Last updateTue, 24 Feb 2015 5pm

Trevor Ivory and Rebecca Buttle give an update on the use of CPOs

Compulsory purchase powers, the means by which the state can seize the land of private citizens, albeit in return for compensation, are by their very nature draconian. They have existed for centuries in one form or another, with the legislation that we have today originating in the railway building boom of the 19th century. The private companies that built the UK’s railway network were able to do so because they were empowered by private acts of Parliament to acquire compulsorily the land they needed. Since then, the prominence of compulsory purchase orders (CPOs) has waxed and waned in response to political and economic changes.

John Starr examines the form and content of notices

It is well known that construction contracts in this country are required by the Housing Grants, Construction and Regeneration Act 1996 (as amended by the Local Democracy, Economic Development and Construction Act 2009) to contain an adequate mechanism for interim payments to the contractor. The JCT standard form building contracts all contain payment provisions that comply with the Act and, broadly speaking, have the following effects:

Martin Edwards assesses the ramifications of the new Electronic Communications Code for landowners

If you represent a landowner with plans to redevelop their land or buildings but part of their site has been let to a telecommunications operator for telecommunications apparatus, now is a good time for them to review their position as the law is about to change.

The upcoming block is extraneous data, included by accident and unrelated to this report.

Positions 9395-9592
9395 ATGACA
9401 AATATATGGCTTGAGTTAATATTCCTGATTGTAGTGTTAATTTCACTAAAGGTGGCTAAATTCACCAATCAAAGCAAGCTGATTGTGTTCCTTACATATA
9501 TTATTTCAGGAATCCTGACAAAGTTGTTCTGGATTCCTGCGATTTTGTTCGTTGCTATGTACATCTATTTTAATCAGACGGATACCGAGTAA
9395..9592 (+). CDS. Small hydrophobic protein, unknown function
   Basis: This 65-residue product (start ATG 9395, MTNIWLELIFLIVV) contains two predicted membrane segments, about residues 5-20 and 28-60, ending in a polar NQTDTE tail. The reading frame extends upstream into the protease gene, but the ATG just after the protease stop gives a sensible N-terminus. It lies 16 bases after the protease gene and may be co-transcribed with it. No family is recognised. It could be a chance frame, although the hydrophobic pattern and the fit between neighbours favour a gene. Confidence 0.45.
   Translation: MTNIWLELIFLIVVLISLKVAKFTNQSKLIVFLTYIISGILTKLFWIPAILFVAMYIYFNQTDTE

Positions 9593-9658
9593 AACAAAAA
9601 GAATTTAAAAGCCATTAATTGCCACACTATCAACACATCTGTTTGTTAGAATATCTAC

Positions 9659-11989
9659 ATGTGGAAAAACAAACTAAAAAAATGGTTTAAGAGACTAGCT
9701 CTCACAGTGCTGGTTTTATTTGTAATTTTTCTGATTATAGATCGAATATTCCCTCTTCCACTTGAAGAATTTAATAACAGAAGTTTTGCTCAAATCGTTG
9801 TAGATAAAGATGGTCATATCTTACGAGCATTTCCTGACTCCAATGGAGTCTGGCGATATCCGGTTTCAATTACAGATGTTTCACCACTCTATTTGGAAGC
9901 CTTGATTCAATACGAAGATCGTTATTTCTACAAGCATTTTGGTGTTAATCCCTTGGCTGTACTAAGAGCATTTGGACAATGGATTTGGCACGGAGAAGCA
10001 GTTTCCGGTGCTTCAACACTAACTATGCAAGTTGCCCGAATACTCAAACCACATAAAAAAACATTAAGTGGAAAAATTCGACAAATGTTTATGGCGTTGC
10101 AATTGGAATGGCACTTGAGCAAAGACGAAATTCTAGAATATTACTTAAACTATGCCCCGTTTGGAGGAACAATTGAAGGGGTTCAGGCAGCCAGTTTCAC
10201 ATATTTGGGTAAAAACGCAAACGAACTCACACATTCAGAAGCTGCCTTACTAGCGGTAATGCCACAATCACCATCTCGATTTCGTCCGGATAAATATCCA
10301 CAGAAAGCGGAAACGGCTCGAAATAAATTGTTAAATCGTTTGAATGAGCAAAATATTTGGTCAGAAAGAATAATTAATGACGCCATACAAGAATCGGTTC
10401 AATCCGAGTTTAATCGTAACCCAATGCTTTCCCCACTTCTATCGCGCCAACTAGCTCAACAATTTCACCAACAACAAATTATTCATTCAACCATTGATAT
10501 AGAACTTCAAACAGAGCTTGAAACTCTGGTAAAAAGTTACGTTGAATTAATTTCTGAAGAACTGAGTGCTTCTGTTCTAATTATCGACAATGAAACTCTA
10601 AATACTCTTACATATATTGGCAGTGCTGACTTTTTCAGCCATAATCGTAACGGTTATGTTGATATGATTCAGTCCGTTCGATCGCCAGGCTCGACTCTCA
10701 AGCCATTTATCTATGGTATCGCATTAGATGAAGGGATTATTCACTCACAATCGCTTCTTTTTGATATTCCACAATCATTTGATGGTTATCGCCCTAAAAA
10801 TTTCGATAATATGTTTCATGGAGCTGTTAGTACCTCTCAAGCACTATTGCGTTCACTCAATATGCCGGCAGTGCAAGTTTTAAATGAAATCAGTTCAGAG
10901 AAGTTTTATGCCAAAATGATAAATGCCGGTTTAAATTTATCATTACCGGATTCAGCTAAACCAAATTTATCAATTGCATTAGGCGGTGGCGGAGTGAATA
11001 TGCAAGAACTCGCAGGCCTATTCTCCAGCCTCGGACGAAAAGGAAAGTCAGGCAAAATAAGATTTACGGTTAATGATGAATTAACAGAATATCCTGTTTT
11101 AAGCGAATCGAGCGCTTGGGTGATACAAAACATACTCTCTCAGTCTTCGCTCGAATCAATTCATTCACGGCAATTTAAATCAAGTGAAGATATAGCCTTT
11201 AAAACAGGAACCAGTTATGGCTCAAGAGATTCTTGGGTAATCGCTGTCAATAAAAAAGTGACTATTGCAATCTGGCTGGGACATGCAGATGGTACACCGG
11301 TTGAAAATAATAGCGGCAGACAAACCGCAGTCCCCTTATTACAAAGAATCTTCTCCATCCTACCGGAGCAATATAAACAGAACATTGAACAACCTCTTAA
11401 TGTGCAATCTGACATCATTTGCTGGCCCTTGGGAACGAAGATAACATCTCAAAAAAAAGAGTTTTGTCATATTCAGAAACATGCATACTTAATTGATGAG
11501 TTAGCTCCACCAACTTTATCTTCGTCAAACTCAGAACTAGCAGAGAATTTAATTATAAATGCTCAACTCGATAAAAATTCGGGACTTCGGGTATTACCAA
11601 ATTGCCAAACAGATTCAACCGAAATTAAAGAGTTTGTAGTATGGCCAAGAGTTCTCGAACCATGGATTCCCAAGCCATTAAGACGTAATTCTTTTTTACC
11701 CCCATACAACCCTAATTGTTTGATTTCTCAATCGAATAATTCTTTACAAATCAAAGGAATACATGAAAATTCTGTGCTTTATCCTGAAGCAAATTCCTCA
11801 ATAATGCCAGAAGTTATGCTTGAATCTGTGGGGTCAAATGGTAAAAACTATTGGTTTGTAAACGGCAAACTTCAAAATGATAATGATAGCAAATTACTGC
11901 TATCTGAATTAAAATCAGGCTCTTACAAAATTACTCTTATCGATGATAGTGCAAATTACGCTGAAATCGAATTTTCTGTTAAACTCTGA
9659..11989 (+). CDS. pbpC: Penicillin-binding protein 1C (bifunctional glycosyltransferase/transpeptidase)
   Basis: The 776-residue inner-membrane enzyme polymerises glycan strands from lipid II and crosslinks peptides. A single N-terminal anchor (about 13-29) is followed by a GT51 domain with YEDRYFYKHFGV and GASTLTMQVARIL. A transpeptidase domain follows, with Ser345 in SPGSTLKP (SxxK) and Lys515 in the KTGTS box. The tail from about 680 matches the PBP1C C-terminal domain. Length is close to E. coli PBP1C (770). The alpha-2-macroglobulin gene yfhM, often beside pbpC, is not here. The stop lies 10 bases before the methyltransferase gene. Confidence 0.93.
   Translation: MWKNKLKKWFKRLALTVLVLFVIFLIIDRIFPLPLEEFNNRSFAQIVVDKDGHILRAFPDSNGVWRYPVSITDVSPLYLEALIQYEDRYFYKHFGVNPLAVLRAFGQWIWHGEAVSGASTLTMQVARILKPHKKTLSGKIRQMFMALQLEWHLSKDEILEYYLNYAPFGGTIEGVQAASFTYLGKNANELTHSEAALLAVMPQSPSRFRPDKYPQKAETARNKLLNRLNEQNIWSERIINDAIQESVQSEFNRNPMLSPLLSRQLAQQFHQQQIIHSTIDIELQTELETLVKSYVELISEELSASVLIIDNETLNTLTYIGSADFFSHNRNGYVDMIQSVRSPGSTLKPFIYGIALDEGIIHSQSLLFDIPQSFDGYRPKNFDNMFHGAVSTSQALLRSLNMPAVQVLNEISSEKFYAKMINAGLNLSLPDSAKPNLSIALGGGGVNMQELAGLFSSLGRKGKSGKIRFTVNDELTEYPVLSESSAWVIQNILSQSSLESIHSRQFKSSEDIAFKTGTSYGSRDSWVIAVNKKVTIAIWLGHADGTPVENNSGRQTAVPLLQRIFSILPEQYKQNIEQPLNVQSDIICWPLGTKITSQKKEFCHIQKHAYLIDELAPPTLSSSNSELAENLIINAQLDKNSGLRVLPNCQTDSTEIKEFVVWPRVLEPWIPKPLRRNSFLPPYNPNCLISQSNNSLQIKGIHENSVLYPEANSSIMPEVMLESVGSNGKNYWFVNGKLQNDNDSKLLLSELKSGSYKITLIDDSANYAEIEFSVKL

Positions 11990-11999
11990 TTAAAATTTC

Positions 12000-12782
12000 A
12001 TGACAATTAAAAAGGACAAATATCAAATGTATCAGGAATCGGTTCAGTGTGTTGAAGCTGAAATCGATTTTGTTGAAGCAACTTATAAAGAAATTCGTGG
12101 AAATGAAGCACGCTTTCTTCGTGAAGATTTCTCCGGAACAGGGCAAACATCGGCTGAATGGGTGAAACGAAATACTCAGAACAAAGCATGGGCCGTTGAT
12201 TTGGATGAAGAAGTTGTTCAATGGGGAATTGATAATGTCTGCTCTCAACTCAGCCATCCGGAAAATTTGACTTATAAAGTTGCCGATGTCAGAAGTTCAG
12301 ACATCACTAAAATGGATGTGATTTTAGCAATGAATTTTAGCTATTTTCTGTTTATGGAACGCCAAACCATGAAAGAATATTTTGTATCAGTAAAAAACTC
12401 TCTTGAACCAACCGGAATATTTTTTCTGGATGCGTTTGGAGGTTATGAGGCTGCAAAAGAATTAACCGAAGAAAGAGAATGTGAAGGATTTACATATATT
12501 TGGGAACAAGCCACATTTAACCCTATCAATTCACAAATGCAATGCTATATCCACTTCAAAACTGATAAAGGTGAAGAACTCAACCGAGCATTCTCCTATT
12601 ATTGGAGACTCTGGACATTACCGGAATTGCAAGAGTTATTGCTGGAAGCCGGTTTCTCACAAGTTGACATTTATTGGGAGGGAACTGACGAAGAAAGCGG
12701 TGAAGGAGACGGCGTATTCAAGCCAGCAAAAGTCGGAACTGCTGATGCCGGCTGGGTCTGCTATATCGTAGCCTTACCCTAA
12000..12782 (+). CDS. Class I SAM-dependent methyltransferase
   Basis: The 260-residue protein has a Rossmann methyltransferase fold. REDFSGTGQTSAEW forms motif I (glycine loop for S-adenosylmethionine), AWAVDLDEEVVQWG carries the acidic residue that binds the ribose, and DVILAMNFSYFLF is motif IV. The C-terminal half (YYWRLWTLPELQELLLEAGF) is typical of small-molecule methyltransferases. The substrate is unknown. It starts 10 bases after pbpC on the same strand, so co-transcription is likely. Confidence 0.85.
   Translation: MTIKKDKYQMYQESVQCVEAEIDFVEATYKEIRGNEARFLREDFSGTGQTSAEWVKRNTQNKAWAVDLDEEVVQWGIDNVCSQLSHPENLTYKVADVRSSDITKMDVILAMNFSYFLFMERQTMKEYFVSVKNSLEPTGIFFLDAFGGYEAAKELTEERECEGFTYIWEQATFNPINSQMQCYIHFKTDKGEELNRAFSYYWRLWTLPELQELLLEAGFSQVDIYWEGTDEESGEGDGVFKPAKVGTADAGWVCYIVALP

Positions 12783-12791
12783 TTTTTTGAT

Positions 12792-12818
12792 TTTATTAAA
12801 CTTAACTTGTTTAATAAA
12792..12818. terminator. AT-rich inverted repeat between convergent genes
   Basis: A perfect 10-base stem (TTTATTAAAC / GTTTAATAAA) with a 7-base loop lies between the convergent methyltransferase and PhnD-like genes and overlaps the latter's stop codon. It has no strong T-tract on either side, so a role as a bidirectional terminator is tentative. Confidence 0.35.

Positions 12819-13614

Is there now a presumption that reasons be given for planning decisions, asks Jamie McKie

Within the last year, we have seen a surge of significant cases in which an absence of reasons being given for planning decisions has proved to be decisive. This happened despite the abolition in 2013 of the statutory duty to give reasons for the grant of planning permission. While the contexts have varied – ranging from delegated decisions, environmental impact assessment (EIA) development and planning committee decisions contrary to officer recommendation – the outcome has been the same each time: reasons for granting permission should be given.

Laura Williamson highlights the pros and cons of the proposed register for foreign property-owning companies

Disclosure of beneficial ownership for foreign companies that own property in England and Wales is a developing area of law to watch. The vast majority of UK companies (with some exceptions for listed companies where there is not the same concern about control) have been required to keep a register of people with significant control (PSCs) since April 2016 and, by June 2017, should have submitted their register to Companies House, where it will be made available for public view.

Edward Gamble discusses key factors to consider in a claim for relief from forfeiture for non-payment of rent

The ability to forfeit a lease to bring it to an end for non-payment of rent, or another breach of the tenant’s covenants, is a powerful enforcement tool for landlords dealing with tenant default.

Jessica Parry explains the importance of expert evidence in business lease renewals

Flanders Community Centre Ltd v London Borough of Newham [2016] reminds property litigation practitioners of the importance of expert evidence in business lease renewals.

Will Densham and Kanchan Adik look at new energy efficiency rules and their impact on rent reviews

Rent review surveyors have been having a busy time over the past few years with rents continuing to rise. Rents are expected to continue to be higher than they were five years ago at lease grant or at the previous review for a few more years, depending on the impact of the UK’s decision to leave the EU and other global macro-economic influences from near and afar.